When the theme of a literary festival is “mothers, daughters and families,” the guest of honor should be Amy Tan. Tan, who will receive the F. Scott Fitzgerald Award for Achievement in American Literature at the 23rd annual F. Scott Fitzgerald Literary Festival on Saturday, is an American writer who burst on the literary scene in 1989 with her first novel, “The Joy Luck Club,” which chronicled the lives of four Chinese-American mother-daughter pairs, and went on to publish six more novels as well as six works of non-fiction and two books for children.
“Her name has been on the list for many years,” said Roberta Mandrekas, president of the F. Scott Fitzgerald Literary Conference, Inc., the all-volunteer nonprofit corporation that co-sponsors the festival along with the City of Rockville. “Sometimes it’s a matter of timing and availability; we contacted her office last year and she was honored to accept.”
That’s something Mandrekas is especially proud of. “All our honorees have been present to accept the award,” she said. “And to give a master class, and meet the students, our Fitzgerald Scholars.”
Those Fitzgerald Scholars, high school students from around the county recommended by their teachers for their interest in and aptitude for writing, are part of a new wave in the festival, which started in 1996 as a tribute to Fitzgerald on the 100th anniversary of his birth. Mandrekas said the participation of the students and their teachers is now a highlight of the event.
“I can’t tell you how thrilled we are,” she exclaimed. “Each year, the schools designate a student who demonstrates a passion for literature and the craft of writing.” Those students and their teachers get to take part in special workshops, while other workshops on fiction and nonfiction writing — and on Fitzgerald, of course — are open to the public, with tickets at a range of price points.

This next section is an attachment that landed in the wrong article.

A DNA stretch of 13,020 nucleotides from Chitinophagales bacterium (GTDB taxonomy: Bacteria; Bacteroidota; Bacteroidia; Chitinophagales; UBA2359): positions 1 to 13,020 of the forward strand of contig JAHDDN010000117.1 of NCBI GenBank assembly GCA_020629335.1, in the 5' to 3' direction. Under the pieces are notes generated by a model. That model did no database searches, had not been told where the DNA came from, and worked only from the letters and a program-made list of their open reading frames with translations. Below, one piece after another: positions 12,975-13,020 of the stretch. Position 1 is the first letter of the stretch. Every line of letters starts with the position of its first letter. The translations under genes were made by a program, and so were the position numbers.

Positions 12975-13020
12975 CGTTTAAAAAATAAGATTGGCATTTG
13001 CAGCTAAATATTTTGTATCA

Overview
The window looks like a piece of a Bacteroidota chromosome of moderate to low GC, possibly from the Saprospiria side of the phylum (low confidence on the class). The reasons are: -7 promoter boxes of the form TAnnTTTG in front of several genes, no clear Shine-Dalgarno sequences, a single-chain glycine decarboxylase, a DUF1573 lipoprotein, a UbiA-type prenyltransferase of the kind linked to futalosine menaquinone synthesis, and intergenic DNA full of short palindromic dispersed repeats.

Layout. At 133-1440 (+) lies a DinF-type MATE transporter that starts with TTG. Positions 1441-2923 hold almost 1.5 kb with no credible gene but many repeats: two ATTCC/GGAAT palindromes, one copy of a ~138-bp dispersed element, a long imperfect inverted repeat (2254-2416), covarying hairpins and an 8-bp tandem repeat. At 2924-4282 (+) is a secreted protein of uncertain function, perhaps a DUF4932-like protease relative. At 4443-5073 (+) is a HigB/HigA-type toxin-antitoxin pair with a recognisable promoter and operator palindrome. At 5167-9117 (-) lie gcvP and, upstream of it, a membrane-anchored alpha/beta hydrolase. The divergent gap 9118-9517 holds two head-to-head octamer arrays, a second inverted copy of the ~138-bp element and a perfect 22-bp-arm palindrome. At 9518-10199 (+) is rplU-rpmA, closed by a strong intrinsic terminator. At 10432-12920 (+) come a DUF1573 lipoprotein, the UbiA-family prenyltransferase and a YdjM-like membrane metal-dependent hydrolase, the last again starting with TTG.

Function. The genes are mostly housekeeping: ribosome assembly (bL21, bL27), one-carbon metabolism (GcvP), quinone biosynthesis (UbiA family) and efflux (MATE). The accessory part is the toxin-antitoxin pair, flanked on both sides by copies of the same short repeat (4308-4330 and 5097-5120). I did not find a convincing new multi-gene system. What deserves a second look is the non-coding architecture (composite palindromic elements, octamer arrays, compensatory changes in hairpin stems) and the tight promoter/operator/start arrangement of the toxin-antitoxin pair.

“I see a diversity in our registration,” Mandrekas observed. “I’m particularly pleased that young people are interested in coming.” Madrekas said that it was her ninth-grade English teacher that sparked her interest in Fitzgerald; it’s her hope that the festival carries the writer’s name forward to a new generation.
And while not every young person will recognize her as the grand dame of the Chinese-American fiction genre, Tan is definitely having a moment in the wake of Kevin Kwan’s 2013 mega bestseller, “Crazy Rich Asians,” which amped up interest in the cultural experiences Tan has been writing about for years. How does the F. Scott Fitzgerald Literary Conference ensure that turnout for the celebration for a white male author born in the 19th century reflects the vibrant diversity of modern-day Rockville?
“By involving our partners — Friends of the Library, The Writer’s Center and Peerless Rockville — and making sure there are free events, that’s a way of staying diversified. This is about inspiring people to write: to use their words, use their voice. It’s all about the appreciation of writing.”
And that starts with the appreciation of Fitzgerald’s writing. Francis Scott Key Fitzgerald was born on Sept. 24, 1896, in St. Paul Minnesota. The son of an upper class family attended Princeton University (with mixed results), dropped out to fight in World War I (but never really made it there) and scooped up an Alabama judge’s Southern belle daughter, Zelda Sayre, who became his muse and his wife.
Then he set out to be a writer, coining the expression “The Jazz Age,” partying like a rock star, living as an expat and writing short stories to pay the bills. The five novels he wrote in his short lifetime (one unfinished) would go on to be known as some of the best in American literature; his golden Jazz Age lifestyle would be celebrated, but when he died in 1940 (before “The Great Gatsby” became a huge hit with American servicemen in World War II), he was pretty much forgotten, a self-described “Hollywood hack.”